After almost five years of blogging twice a week, I have been more or less silent on the internet front these past six months. In that time I have written poetry (actually, it doesn’t deserve that name; it’s merely word-play, but such fun!), my first short story in four years, and the beginnings of a children’s novel.

The temptation is to keep these things to myself. The world hasn’t exactly rejoiced with singing over my last two books, and I want to protect these new words I’ve written, protect myself, from the pain of putting them out there in the world only to be ignored. It is not a wholly petulant response, though I admit there is a bit of pouting involved.

Then a friend lent me his copy of Share Your Work by Austin Kleon. After I read it, I thought, Maybe I shouldn’t hoard what I’m writing.

And then Sarah Clarkson wrote a beautiful post over on The Rabbit Room. (If you don’t know Sarah’s writing, click this link and sign up for her blog. She writes 2-3 posts each month, and every word is honey. Or gold. Or both.) Sarah first quotes Denise Levertov:

I believe poets are . . . makers, craftsmen: it is given to the seer to see, but it is then his responsibility to communicate what he sees, that they who cannot see may see, since we are ‘members one of another.’

Then she reflects:

[T]his idea of Levertov’s startles and even stings me. She seems to class writing with spiritual imperatives like loving your neighbor and telling no lies…I’ve never thought of sharing my writing as a duty; perhaps I’ve seen my best pieces, the ones I actually like, as glimpses of beauty I simply must pass on, but I’ve certainly never thought of that sharing as an imperative in the same class as adherence to the golden rule. I like the luxury of considering my inner world a private one to be shared only when, and if, I desire.

(You simply must read the whole thing.)

Sarah’s post felt like a providential nudge, pointing me in a direction I was already starting to look.

I see writing for the joy of writing as a great gift, as in a gift to me. But she spoke of our obligation to show those words to the world, to help others see what we see, those of us who require of the world depth and meaning and beauty.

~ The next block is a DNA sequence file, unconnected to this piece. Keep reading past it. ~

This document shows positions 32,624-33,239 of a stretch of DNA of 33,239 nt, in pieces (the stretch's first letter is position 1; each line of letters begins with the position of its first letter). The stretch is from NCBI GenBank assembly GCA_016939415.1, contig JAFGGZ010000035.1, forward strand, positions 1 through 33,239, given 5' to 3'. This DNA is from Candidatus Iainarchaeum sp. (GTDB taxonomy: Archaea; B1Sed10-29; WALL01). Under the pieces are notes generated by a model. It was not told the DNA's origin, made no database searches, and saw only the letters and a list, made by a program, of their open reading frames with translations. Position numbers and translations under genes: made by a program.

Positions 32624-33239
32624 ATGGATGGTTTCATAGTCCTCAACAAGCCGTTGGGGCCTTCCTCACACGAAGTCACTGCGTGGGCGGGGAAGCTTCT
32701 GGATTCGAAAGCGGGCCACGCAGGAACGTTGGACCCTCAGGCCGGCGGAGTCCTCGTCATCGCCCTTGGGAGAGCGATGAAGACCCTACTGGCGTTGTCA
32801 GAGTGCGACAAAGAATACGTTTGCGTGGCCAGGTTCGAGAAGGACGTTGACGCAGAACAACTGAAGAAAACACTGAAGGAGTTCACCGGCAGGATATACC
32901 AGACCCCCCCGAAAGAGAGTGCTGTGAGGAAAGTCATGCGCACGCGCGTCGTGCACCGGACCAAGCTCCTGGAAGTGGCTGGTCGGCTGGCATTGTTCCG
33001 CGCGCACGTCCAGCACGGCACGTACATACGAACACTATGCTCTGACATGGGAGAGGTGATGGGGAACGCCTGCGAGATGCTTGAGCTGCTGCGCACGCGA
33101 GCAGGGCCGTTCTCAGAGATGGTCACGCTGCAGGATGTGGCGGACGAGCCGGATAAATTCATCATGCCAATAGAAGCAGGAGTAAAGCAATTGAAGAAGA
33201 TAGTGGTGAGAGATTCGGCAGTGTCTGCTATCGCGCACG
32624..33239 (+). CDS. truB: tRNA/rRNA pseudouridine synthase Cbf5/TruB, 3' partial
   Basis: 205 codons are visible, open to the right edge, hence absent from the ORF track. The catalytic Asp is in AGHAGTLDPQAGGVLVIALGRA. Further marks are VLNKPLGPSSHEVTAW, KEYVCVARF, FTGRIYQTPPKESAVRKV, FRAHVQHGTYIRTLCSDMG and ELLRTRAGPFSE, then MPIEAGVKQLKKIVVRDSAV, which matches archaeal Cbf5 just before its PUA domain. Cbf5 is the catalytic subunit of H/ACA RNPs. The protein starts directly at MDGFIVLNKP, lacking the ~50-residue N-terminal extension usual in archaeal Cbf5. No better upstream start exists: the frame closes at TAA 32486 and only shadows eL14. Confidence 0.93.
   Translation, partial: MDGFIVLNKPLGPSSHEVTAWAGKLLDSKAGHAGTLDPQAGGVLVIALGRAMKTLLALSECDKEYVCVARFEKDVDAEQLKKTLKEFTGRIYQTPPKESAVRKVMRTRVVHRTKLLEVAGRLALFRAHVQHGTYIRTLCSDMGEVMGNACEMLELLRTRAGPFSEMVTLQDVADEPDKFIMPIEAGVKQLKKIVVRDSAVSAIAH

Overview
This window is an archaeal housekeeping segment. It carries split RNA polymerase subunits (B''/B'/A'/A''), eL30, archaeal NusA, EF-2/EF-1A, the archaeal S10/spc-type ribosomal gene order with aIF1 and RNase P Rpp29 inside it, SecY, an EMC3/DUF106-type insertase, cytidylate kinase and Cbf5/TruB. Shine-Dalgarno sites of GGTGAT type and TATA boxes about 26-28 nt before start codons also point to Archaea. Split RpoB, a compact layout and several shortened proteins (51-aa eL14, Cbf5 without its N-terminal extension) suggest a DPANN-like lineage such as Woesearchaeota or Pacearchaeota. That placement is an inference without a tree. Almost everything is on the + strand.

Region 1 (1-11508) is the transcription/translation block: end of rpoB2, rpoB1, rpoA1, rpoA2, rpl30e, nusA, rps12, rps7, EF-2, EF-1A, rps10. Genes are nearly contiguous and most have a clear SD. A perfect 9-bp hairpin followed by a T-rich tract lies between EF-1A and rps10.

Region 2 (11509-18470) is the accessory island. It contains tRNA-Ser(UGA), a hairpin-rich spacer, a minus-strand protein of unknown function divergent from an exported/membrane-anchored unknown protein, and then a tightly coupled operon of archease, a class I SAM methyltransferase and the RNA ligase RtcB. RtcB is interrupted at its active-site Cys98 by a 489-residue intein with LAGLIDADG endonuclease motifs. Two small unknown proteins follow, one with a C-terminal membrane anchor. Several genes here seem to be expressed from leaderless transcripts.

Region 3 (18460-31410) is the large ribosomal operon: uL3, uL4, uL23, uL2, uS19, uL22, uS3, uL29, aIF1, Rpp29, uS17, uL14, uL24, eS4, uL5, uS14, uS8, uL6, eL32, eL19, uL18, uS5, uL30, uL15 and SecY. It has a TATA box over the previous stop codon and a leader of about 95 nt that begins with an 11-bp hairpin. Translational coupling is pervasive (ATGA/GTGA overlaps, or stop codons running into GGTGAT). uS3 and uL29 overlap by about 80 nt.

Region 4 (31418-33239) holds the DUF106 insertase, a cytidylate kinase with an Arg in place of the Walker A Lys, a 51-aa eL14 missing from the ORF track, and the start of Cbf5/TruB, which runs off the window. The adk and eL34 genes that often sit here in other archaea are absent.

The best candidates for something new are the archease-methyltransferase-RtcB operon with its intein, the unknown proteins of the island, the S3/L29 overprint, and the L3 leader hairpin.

At some point in the not-too-distant past, I knew that. I knew that my writing isn’t really mine at all. At least I think I did. But then I wrote a book. And then I wrote another book. And I saw my name blazoned across the top of each one, and I was elated, even proud.

But very few people besides me cared about those books with my name across the top, and I curled up into a ball and licked my wounded pride. (St. Augustine called this inward-curving posture incurvatus in se. He also called it sin.) I won’t say the whole of these past six months of internet non-engagement have been pouty. They’ve been really rich, as I said above. But I’m beginning to see again that these months have been rich not so that I can hoard what’s been given to me, but so that I can share what’s been given to me. Sarah (and Denise Levertov) would say that I am obligated to share what’s been given to me.

And I’m slowly, feet dragging (and sometimes kicking) coming to believe they’re right. I come to this reluctantly because there’s a catch here, and I don’t like it:

My obligation to share is not the same as readers’ obligation to read. They’re under no such compulsion. Poets and prophets are compelled by their vocation to speak what they see. But their hearers’ response they cannot control. Whether hearers respond in numbers or not, the call remains, and I cannot expect that my obedience to that call will mean success, at least not as the world sees success. So far, it hasn’t. And it’s possible it never will.

But that doesn’t matter. What matters is obedience. If I am called to write—and I am—then I must write. Whether people read is not my problem, not my responsibility, not my business. As my friend Cindy says, “Not my circus, not my monkeys.”

And here’s why:

The good shepherd went in search of the one lost sheep. The prodigal father threw a big party for the one son who was lost and came home. The sweeping widow rejoiced over the one lost coin that she found.

I think Jesus’ favorite number was one. He was all about the one. Not the many. The one. He didn’t have a huge following. His Twitter numbers were modest, at best. He called not the people, but the person: Peter, James, John, Andrew, Matthew, Martha, Mary. Each of them, by name.

It is so hard in this bigger-is-better, fame-is-all culture to believe that expending hours and weeks and years of work and sweat and tears to change, or even simply touch, one life is worth it. Hard to believe, and even harder to live.

I know. I live daily with the “failure” of both my books—failure in terms of numbers sold. And it is hard. But that is part of the deal. The calling to write does not include the guarantee of an audience, except the audience of One.

And who am I to scorn the audience of One? But I do. Oh, I do.

Yet—oh marvelous yet—when I sit down with a pen and paper or with fingers poised above the keyboard, I know that the audience of One is enough. Enough for me. Enough for anyone. It is only what my husband calls my “theology of scarcity” that convinces me I need more. I don’t. Here, now, writing this, I know that. Other days these past months when I have written out my heartache and anger and gotten to the end of myself, I have known it.

All the old saints knew it. They assure me that God alone is sufficient, that having Him and nothing else is all I need.

I believe this; oh help my unbelief.
Photo by Susan Forshey. Used by permission.